The Texas capital is teeming with city and nearby state parks, with plenty of trails and rivers to please hikers, bikers, kayakers and swimmers alike.
The great thing about Austin is that outdoor activities abound year-round, and no matter what you’re into—hiking, biking, kayaking or swimming—there’s something for you on your Austin vacation. Check out our local guides favorite Austin outdoor spaces, from the rocky trails of state parks to the clean blue waters of the Colorado River.
One of the most popular Austin hiking locations is the hike and bike trail that borders Lady Bird Lake. The lake, named after the late “Lady Bird” Johnson, wife of former President Lyndon B. Johnson, is actually part of the Colorado River, and runs through the middle of town, dividing North from South Austin. Take a detour from the hike and bike trail to visit nearby Zilker Park, which has a playground for kids, the Zilker Zephyr Miniature Train that leisurely chugs through the park, as well as botanical gardens including a Japanese garden, rose garden, xeriscape (a water-conserving landscaping method) garden, butterfly trail and more.
For more natural beauty—and some great hiking trails—check out McKinney Falls State Park and Bastrop State Park. McKinney Falls is located within Austin city limits in the southeast part of the city. It has paved walking trails that are great for families and rougher trails for more strenuous hiking and mountain biking. Bastrop State Park, about 30 miles southeast of Austin, offers a wide variety of hiking and biking trails through the beautiful “Lost Pines,” a famed region of loblolly pine and hardwoods.
For a great sunset view of the city, climb up the natural rock slab steps of Mount Bonnell. Located in West Austin, this is the highest point within Austin city limits. If you’re in the area before dark, you might want to check out Mayfield Park, a quaint nature preserve of ponds and flowers famous for its free-roaming peacocks.
Runners in Austin now have a new way to learn about the city. City Running Tours offers guided running tours of historic locations in the city. Participants choose their pace, mileage and start time, and can be picked up downtown or at their hotel.
In the city that Lance Armstrong calls home, you’d better believe there are some good Austin biking opportunities. In addition to the aforementioned hike and bike trail at Lady Bird Lake and trails in the state parks, the hills of West Austin offer adventurous bikers breathtaking views of Texas Hill Country. Be sure to check out the view from the Loop 360 bridge.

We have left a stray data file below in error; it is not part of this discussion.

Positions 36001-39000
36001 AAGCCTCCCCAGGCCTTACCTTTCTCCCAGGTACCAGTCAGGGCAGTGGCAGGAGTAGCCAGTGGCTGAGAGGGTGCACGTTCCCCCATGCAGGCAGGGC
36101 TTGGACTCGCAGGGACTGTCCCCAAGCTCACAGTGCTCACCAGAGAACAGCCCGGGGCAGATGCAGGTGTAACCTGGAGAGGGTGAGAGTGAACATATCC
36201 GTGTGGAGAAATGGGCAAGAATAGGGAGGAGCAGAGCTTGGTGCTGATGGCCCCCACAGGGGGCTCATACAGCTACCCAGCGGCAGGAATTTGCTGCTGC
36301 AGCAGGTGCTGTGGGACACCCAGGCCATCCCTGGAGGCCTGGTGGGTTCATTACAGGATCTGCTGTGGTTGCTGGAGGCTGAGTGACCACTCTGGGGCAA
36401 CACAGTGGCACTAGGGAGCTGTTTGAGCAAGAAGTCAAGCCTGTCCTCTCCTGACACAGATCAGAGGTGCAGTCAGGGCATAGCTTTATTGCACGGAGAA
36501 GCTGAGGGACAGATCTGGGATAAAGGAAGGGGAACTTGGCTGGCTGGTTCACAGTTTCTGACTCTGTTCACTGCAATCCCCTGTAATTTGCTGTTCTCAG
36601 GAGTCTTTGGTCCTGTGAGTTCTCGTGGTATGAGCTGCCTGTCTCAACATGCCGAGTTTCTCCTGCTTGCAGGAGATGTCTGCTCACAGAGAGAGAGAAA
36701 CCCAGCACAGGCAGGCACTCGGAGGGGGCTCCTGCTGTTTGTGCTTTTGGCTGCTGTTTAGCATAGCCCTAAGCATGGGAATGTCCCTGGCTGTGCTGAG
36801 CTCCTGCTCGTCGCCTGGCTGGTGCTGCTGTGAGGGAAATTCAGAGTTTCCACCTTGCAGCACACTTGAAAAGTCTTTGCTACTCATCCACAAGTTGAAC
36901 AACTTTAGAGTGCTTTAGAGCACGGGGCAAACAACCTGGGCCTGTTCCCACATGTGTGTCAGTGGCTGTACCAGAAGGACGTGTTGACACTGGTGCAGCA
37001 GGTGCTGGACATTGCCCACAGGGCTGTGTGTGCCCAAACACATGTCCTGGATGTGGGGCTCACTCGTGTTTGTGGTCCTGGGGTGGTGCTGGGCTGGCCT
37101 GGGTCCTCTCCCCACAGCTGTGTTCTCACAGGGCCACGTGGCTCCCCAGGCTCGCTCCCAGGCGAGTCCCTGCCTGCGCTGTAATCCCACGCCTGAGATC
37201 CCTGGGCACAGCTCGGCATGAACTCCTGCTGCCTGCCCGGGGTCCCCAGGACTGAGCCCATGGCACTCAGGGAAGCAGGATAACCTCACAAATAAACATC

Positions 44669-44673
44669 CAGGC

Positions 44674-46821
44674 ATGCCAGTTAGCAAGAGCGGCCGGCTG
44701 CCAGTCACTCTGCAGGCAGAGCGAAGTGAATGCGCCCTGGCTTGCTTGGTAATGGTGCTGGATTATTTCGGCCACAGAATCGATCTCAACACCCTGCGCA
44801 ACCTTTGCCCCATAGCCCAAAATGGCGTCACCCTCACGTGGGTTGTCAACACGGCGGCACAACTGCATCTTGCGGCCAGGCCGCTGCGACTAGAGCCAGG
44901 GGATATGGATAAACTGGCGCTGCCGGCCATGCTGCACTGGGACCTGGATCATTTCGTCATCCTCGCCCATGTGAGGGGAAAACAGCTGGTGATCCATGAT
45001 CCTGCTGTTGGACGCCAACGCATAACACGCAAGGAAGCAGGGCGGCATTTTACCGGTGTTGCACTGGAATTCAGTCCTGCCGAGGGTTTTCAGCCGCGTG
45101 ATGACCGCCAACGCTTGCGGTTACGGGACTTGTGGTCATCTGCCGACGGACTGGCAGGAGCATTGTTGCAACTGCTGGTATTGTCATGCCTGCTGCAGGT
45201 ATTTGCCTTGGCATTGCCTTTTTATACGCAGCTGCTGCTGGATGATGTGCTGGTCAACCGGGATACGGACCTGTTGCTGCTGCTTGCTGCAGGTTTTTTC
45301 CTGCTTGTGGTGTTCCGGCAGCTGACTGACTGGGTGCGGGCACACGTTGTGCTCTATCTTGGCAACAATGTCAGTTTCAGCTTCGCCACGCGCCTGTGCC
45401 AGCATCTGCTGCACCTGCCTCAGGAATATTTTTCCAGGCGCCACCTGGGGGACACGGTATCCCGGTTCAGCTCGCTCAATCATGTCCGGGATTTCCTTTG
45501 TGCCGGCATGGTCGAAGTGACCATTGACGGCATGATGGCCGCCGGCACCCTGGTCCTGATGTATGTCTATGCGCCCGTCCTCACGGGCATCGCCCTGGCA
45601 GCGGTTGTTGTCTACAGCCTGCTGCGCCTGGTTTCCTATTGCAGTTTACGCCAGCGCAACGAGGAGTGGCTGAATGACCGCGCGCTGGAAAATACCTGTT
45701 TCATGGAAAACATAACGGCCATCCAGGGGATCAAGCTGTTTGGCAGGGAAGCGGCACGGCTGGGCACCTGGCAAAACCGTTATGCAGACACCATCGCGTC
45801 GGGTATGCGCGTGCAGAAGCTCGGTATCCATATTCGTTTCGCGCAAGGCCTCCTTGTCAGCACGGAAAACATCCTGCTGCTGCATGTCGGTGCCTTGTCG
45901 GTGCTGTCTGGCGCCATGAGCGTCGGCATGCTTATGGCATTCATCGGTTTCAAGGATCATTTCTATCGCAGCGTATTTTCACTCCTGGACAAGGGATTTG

Another popular Austin biking location is the Veloway in Slaughter Creek Metropolitan Park. The Veloway is located in a secluded part of the park, 3.1 miles of paved asphalt making the ride both peaceful and much safer than riding on the roads.
With soaring summer temperatures in Austin, you’ll probably want to submerge yourself in water if you visit at the hottest time of year. Barton Springs is the best-known Austin swimming location. Located in Zilker Park, Barton Springs is a spring-fed rock pool open year-round, though its consistent 68-degree water draws only the bravest swimmers in the winter. Barton Springs is home to the endangered Barton Springs salamander, and was the subject of the 2007 documentary about Texas land development, “The Unforeseen.”
McKinney Falls State Park, mentioned above, has a nice swimming area (call ahead for creek conditions, tel. 512-243-1643). One of the best swimming holes near Austin, though, is Hamilton Pool Preserve, a natural rock pool of clear blue-green water located 30 miles west of the city. The pool also features a beautiful 45-foot-high waterfall that gushes in rainy times and slows to a trickle during droughts. If you go when it’s not too hot out, the area around Hamilton Pool also offers some great hiking trails to explore.
Pace Bend Park, around 30 miles west of Austin on Lake Travis, also has some great swimming spots. The park is characterized by limestone cliffs and caves bordering the lake, and is also a great place to hike, fish and sail.
For Austin kayaking and canoeing enthusiasts, there are several rowing centers along Lady Bird Lake that offer Austin canoe or kayak rentals by the hour or the day (see, for example, www.texasrowingcenter.com). If you have a way to transport your canoe or kayak, other sections of the Colorado River also make for beautiful and more secluded paddling. Lake Travis to the west of town, with the craggy limestone cliffs mentioned above, is also a popular favorite.
Themes: Outdoor Adventures